Fall Lawn Care Checklist

lawn careThis is a crucial time to get your yard ready for the next growing season. As the temperatures begin to drop, the pace of plant growth slows down, and the damp soil becomes ideal for promoting strong root development. To ensure your plants stay healthy and thriving, it’s essential to address various lawn care tasks during the fall season.

Fall lawn care checklist

Loosen Compacted Soil

If you notice water pooling on your lawn, it’s a clear sign that your soil is compacted. To enable water and essential nutrients to reach the roots effectively, it’s essential to aerate the soil. For smaller yards, a garden fork can serve this purpose, but for larger lawns, consider using a walk-behind aerator. This tool extracts soil plugs about 2½ to 3 inches deep, which will naturally break down by spring.

Feed Your Greenery

Reducing the use of fertilizers in late summer is a wise move, as it prevents plants from putting energy into new leaf growth. However, grass continues to develop its roots until the ground temperature drops to around 40 degrees Fahrenheit. Therefore, the fall season is an ideal time to nourish your lawn. Apply a high-phosphorus (12-25-12) fertilizer mix during fall to promote root growth, leading to a lush, green lawn in the coming spring.

Give Your Lawn a Final Trim

For the last mowing session of the season, we recommend cutting your grass to a height of 1¼ inches. Shorter grass is less susceptible to diseases, and fallen leaves won’t cling to it as much. Be cautious not to trim it too short, as most of the grass’s food production occurs in the upper blades.

lawn careGather Fallen Leaves

Simplifying the task of handling fallen leaves involves using a rake to gather them onto a plastic tarp. We typically place these leaves, along with those cleared from the gutters, into a compost bin.

A simple enclosure made of chicken wire can serve as an effective compost bin. To promote decomposition, remember to turn the leaf pile with a garden fork weekly. The result, often referred to as “black gold,” can be used to enrich your lawn, flower beds, and shrub areas the following year.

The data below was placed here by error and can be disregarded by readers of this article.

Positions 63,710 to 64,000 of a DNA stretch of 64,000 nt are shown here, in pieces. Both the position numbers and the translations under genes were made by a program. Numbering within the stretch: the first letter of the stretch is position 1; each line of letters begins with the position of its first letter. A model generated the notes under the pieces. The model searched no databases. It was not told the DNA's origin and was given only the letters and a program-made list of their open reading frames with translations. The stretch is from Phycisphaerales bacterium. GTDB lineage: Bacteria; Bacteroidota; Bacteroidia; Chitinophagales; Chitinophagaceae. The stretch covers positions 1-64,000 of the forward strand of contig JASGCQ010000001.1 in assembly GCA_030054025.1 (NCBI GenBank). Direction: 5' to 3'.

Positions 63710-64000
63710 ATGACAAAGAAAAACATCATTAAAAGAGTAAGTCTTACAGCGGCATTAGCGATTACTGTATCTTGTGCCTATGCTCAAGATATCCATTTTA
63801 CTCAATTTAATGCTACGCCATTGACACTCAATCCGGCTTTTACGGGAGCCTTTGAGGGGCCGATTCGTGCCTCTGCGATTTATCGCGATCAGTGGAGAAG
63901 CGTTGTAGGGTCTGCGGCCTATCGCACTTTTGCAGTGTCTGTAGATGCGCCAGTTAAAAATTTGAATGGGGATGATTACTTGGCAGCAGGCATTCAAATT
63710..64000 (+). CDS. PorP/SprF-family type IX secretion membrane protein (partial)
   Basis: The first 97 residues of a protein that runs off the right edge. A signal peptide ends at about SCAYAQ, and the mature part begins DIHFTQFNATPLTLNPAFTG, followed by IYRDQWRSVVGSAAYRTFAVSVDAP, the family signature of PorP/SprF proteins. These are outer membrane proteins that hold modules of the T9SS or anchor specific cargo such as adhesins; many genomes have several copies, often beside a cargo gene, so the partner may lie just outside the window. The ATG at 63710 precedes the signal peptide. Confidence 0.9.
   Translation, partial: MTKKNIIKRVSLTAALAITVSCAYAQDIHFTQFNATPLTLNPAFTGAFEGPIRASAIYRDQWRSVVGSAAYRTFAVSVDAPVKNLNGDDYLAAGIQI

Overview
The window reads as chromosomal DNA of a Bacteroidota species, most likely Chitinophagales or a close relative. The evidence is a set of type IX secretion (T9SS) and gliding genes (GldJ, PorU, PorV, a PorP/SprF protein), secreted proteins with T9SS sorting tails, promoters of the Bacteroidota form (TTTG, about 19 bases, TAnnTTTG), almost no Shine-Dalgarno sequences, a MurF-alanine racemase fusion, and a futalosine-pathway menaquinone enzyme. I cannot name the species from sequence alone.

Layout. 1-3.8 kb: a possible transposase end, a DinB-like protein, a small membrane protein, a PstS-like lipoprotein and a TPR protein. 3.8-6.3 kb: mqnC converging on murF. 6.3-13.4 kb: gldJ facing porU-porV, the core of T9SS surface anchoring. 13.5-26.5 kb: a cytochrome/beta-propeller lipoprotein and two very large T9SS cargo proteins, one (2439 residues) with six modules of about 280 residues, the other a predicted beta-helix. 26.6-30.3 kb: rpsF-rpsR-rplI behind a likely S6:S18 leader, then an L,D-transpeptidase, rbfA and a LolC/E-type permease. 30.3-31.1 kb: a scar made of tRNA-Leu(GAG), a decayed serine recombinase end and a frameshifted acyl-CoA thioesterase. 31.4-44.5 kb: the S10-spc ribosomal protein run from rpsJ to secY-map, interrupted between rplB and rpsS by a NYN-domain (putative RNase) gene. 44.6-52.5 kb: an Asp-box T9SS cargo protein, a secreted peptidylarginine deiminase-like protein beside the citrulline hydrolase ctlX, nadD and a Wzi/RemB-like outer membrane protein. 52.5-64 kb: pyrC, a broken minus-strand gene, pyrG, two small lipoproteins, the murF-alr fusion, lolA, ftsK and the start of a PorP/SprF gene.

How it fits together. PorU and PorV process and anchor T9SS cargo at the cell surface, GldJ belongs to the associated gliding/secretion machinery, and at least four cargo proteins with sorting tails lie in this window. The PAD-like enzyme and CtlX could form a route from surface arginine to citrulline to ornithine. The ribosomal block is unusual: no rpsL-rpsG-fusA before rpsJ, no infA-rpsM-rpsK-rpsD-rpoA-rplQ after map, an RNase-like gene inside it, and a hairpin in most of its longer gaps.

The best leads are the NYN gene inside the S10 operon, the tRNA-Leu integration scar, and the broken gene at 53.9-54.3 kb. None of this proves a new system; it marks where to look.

Plant New Shrubs

In many regions, planting shrubs in early fall offers them an advantageous head start in developing strong roots within the cool, moist soil of the season. To plant a shrub successfully, follow these lawn care steps: dig a hole that’s twice the diameter and 2 inches less in depth than the root ball’s height, position the shrub in the hole so that the top of the root ball is at ground level (or slightly above), fill in with soil, water, add more soil to the top of the root ball (without compacting it), and finally, apply mulch.

Trim Dead Branches

Lifeless branches can pose risks during winter, so it’s important to address them. For small ornamental trees, you can mitigate further damage by trimming cracked, loose, or diseased branches near the trunk. It’s crucial to leave these trimmed areas exposed to facilitate the healing process.

Prune Perennials

Maintaining your lawn during the fall season will lead to healthier spring beds. Start by removing spent annuals, as well as pests like snails and slugs that often thrive in the fall. Additionally, trim back the spent foliage of perennials to ground level, as this redirects energy to the roots, ensuring a robust growth in the next season. Every three years, consider dividing crowded tuberous plants such as irises and daylilies to provide more space for an abundance of flowers.

Mulch for New Plantings

Once a light frost has occurred but before the ground freezes, it’s advisable to apply a layer of mulch to new beds. You can use materials like chopped leaves, weed-free straw, or wood chips. Ensure that any decomposed layers of organic mulch are thoroughly mixed into the soil. Afterward, apply a fresh layer, approximately 2 to 4 inches thick (avoid excessive mulch, which can smother the roots). This serves to keep newly planted vegetation warm while controlling water runoff and soil erosion.

Prepare Drip Systems for Winter

Standing water within drip-irrigation systems can freeze, potentially causing damage to the tubing. To prevent this, it’s wise to winterize your system. For simple setups, shut off the water, remove the tap-joint adapter, and use an air compressor with a high-volume, low-pressure setting to blow out any remaining water from the system’s connection to the tap. This precautionary step eliminates the need to uproot the entire system come spring.

Call Conner’s Lawn Care Service now if you need help in maintaining your lawn.

Conner’s Lawn Care Service
Myrtle Beach, SC